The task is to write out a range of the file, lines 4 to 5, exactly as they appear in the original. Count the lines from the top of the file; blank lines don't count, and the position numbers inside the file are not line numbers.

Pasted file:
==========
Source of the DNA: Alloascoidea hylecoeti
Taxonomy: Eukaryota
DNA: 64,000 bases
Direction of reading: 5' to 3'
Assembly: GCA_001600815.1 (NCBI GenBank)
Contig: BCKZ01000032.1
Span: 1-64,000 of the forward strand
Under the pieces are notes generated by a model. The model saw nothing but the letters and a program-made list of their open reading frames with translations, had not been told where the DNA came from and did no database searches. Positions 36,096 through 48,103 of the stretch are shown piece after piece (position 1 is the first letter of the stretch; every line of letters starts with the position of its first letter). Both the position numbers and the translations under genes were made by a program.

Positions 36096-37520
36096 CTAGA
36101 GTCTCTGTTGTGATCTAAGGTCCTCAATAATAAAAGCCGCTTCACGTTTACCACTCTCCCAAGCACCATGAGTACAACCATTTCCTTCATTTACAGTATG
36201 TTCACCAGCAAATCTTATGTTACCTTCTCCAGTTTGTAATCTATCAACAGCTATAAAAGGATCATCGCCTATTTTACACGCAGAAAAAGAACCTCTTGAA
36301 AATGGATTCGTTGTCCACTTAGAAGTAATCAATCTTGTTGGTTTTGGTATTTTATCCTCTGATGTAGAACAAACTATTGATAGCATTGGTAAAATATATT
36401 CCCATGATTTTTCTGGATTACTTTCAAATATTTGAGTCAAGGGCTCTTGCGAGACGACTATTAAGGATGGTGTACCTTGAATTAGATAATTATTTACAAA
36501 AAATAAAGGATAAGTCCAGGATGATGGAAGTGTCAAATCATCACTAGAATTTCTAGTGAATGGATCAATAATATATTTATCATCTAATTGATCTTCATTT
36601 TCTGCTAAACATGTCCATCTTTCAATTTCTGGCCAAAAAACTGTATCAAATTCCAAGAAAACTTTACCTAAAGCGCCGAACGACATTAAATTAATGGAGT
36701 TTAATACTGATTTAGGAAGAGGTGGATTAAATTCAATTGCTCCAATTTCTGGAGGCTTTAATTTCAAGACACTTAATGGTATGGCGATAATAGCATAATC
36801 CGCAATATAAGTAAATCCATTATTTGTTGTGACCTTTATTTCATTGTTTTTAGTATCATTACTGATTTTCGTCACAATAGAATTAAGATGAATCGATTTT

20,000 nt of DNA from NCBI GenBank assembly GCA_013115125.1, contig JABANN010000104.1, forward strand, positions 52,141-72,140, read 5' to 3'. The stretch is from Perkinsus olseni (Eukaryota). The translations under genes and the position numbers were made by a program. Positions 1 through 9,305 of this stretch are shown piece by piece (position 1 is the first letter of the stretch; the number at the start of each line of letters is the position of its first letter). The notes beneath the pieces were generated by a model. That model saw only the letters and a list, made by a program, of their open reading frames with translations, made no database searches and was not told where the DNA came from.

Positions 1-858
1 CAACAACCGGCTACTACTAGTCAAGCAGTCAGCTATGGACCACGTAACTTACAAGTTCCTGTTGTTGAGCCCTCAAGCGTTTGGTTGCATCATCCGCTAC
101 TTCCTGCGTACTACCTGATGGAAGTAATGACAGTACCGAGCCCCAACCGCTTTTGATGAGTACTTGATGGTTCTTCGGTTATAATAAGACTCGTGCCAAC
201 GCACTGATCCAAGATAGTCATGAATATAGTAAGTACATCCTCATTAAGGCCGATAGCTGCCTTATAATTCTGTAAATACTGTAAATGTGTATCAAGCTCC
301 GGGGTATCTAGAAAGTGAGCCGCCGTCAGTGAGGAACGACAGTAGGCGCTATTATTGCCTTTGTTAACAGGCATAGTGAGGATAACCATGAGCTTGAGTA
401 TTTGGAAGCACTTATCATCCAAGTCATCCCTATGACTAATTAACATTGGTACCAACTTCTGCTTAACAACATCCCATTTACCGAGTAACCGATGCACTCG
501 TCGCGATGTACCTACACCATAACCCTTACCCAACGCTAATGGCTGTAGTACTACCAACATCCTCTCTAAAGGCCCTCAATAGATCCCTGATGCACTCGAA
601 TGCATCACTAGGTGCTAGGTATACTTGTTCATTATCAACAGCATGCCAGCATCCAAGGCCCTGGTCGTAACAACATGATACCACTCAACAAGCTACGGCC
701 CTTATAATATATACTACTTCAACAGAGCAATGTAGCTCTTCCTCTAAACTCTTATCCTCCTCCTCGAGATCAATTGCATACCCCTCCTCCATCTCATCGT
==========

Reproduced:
Direction of reading: 5' to 3'
Assembly: GCA_001600815.1 (NCBI GenBank)